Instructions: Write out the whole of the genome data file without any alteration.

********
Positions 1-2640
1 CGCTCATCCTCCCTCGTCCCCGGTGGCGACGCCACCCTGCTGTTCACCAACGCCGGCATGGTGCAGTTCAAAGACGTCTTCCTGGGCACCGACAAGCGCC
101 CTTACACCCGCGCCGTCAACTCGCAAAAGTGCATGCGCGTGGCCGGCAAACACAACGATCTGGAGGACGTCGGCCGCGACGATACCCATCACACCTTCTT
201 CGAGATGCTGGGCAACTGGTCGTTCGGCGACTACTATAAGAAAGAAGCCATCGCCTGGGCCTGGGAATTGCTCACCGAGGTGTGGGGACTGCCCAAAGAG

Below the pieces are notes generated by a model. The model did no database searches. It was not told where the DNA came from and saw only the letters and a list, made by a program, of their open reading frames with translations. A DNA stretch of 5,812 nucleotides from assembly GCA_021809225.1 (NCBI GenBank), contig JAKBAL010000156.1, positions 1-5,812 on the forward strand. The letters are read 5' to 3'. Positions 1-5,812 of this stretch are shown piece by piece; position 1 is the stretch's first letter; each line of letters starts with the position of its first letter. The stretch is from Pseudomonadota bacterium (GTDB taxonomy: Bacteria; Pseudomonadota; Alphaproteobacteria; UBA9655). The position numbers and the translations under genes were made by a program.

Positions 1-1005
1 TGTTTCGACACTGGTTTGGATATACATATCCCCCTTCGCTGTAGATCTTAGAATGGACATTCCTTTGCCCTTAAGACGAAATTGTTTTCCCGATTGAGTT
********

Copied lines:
Positions 1-2640
1 CGCTCATCCTCCCTCGTCCCCGGTGGCGACGCCACCCTGCTGTTCACCAACGCCGGCATGGTGCAGTTCAAAGACGTCTTCCTGGGCACCGACAAGCGCC
101 CTTACACCCGCGCCGTCAACTCGCAAAAGTGCATGCGCGTGGCCGGCAAACACAACGATCTGGAGGACGTCGGCCGCGACGATACCCATCACACCTTCTT
201 CGAGATGCTGGGCAACTGGTCGTTCGGCGACTACTATAAGAAAGAAGCCATCGCCTGGGCCTGGGAATTGCTCACCGAGGTGTGGGGACTGCCCAAAGAG

Below the pieces are notes generated by a model. The model did no database searches. It was not told where the DNA came from and saw only the letters and a list, made by a program, of their open reading frames with translations. A DNA stretch of 5,812 nucleotides from assembly GCA_021809225.1 (NCBI GenBank), contig JAKBAL010000156.1, positions 1-5,812 on the forward strand. The letters are read 5' to 3'. Positions 1-5,812 of this stretch are shown piece by piece; position 1 is the stretch's first letter; each line of letters starts with the position of its first letter. The stretch is from Pseudomonadota bacterium (GTDB taxonomy: Bacteria; Pseudomonadota; Alphaproteobacteria; UBA9655). The position numbers and the translations under genes were made by a program.

Positions 1-1005
1 TGTTTCGACACTGGTTTGGATATACATATCCCCCTTCGCTGTAGATCTTAGAATGGACATTCCTTTGCCCTTAAGACGAAATTGTTTTCCCGATTGAGTT